5E D&D Villains: Rivals and Frenemies

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Salutations, nerds! Continuing on with talking about 5E D&D villains, this time I want to take a moment for one of my favorite kinds of bad guys, and the kind that tend to go over the best at my table personally. I’m talking rivals. Also known as frenemies. Players love this type of villain because it doesn’t get more personal. If you do it right, a rival can be an incredibly multi-faceted character, and by turns both a help and a hindrance. Sometimes, even a romantic interest. So let’s get down to business, shall we?

As a big bad

Let me be up front; a rival as a big bad only really works in a solo campaign. These villains are highly personal and have to be tailored to the character they’re acting as a rival for. A party of rival adventurers might be compelling in a campaign with a certain tone, but that’s less a singular big bad and more an ensemble of villains.

For right now, we’ll talk about that solo rival. It’s a situational kind of thing. The best thing about solo campaigns is how personal they can get in the first place, and having an NPC that wants the same things your player does, especially when they can’t both have them, adds an excellent friction.

The rival as big bad in a campaign like this probably shouldn’t look like one at first. The point of a rival is they’re on the same level as the player, or very slightly above them but not impossible to defeat.

That means there are two things your big bad rival character has to have. First, they have to have a good motivation. Second, they have to be kind of subtle because this character is always one lucky die roll away from being skewered by your hero if they think death is appropriate.

That’s the real pitfall when it comes to a big bad that’s constantly around the protagonist, after all. So the trick is to make them a consistent nuisance without allowing them to cross into “it’s just to kill this person” territory. Have them flirt with the character’s love interest. Have them suck up to their mutual boss and let the boss blatantly favor them. Let them steal credit for something the player character did and have some key NPCs believe them.

In a solo campaign, this can be constant. And then, when you get near the end, allow them to do something unforgivable and your player will be beside themselves at the chance to actually off this guy.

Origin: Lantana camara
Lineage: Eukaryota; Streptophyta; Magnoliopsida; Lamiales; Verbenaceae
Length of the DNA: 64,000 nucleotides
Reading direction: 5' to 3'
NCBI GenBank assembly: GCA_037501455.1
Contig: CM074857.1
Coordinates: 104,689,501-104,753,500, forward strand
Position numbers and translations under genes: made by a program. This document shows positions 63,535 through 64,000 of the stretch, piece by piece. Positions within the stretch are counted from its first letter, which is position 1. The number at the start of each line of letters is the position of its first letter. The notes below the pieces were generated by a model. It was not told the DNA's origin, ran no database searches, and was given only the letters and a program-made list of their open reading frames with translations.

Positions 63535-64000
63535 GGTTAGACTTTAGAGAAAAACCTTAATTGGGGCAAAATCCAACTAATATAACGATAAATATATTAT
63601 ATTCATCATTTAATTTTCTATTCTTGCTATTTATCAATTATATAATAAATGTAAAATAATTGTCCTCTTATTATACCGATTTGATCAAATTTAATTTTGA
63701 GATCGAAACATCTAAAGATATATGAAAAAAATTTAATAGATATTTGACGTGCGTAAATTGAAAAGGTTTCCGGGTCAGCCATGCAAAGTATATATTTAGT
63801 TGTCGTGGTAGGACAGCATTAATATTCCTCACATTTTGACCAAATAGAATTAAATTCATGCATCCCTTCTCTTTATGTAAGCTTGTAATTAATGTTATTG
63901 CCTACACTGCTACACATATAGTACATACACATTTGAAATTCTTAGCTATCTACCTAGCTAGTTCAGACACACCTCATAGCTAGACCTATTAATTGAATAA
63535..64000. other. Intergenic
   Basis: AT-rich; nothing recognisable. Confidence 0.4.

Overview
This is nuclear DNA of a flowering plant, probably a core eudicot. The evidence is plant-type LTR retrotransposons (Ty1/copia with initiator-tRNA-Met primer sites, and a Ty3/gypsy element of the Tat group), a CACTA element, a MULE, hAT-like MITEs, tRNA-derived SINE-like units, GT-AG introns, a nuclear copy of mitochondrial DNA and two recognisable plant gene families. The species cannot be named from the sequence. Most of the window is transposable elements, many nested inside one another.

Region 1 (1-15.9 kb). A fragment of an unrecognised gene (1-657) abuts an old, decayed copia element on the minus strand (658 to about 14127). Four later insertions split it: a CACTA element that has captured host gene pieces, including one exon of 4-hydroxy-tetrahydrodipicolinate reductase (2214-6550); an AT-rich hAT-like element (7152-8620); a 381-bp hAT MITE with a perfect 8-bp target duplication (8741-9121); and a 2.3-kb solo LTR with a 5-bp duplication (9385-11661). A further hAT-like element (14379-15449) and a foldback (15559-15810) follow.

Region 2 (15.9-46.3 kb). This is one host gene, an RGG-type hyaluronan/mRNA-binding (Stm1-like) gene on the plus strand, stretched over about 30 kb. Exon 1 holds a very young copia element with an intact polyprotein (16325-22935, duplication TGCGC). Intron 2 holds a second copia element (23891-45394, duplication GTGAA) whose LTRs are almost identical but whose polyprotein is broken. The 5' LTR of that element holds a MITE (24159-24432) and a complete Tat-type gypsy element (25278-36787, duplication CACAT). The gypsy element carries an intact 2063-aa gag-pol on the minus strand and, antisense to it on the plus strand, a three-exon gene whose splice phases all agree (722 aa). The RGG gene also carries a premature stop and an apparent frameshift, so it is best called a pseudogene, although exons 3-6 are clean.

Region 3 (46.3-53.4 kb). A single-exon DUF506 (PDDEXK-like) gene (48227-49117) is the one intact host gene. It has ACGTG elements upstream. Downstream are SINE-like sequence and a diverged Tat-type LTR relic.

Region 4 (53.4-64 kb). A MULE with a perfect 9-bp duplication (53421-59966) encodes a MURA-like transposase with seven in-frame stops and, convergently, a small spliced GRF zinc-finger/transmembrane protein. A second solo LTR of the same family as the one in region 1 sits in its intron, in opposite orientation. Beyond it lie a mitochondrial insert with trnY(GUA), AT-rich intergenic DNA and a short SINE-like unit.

5E D&D villain
A villainous party of rival adventurers could make for one heck of a campaign element. [Art by deviantart user GoldenDaniel]

As a threshold boss

This is where the rival team of adventurers can really shine. Have them show up and thwart the party. Have them sometimes get things the PCs were going after. There can be just as many of them as there are PCs, they can be working for the big bad villain, and it gives you a good way to set up certain encounters to really let your PCs shine.

Think about your party and what they are like. Their traits. What defines them as characters? Pick one of those things, and make a villain meant to represent the opposite. Pick one of those things, and make a villain meant to represent the same. Think about how that meshes.

In our Saturday Curse of Strahd game, one of the characters, Carzah, is a goliath. He’s a snarky bastard, wicked strong, and he’s a cleric. He’s massive, the first person anyone sees when the party walks into a room. He’s also generally a very kind man.

Meanwhile, Izaak, the guy with the weird demon hand in Vallaki, is also a big dude. He’s large, intimidating, and a horrible person. And the very second we met him, Carzah wanted to break his face. Make a character similar enough to one of your protagonists, and that desire to best them is instant and real.

I also advise tailoring your encounter so your PCs get a chance for that one-on-one fight. Put a bunch of bad guys in the scene. Give your other PCs something else to fight. They might not bite, but a self aware party will see what’s going on and it can potentially lead to some really cool scenes.

As an encounter boss

Revolver Ocelot from the Metal Gear Solid series is a fantastic rival to Solid Snake.

These rivals aren’t going to be as big a deal as the aforementioned ones, but it can still be effective. Have a rival show up once in a while and kick dust in one of the PC’s eyes and you won’t even have to work that hard to set them up. The second your PC sees this guy in the head honcho’s office of the thieves’ guild, it’s going to be a reckoning.

One or two sessions of build up is good for this level of rival.

As a minion

I’m not saying it can’t be done, but it’s certainly not as satisfying. If you’re going to make a minion try to be a PC’s rival, I’d suggest playing it for laughs. Minions are wickedly easy to kill, so you probably won’t get anything epic out of this, but have them stand straight and monologue like they’re tough shit.

Think about the Toilenator from Kids Next Door, or Revolver Ocelot from Metal Gear Solid. The characters who show up and say, “But I’m your nemesis!” and the PC says, “Who are you again?”

Having someone stand up and declare themselves a PC’s nemesis when they clearly aren’t capable can be hilarious, and it makes the PC feel good.

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I now return you to your regularly scheduled nerdfest.

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Speculative fiction writer and part-time Dungeon Master Megan R. Miller lives in southern Ohio where she keeps mostly nocturnal hours and enjoys life’s quiet moments. She has a deep love for occult things, antiques, herbalism, big floppy hats and the wonders of the small world (such as insects and arachnids), and she is happy to be owned by the beloved ghost of a black cat. Her fiction, such as The Chronicles of Drasule and the Nimbus Mysteries, can be found on Amazon.

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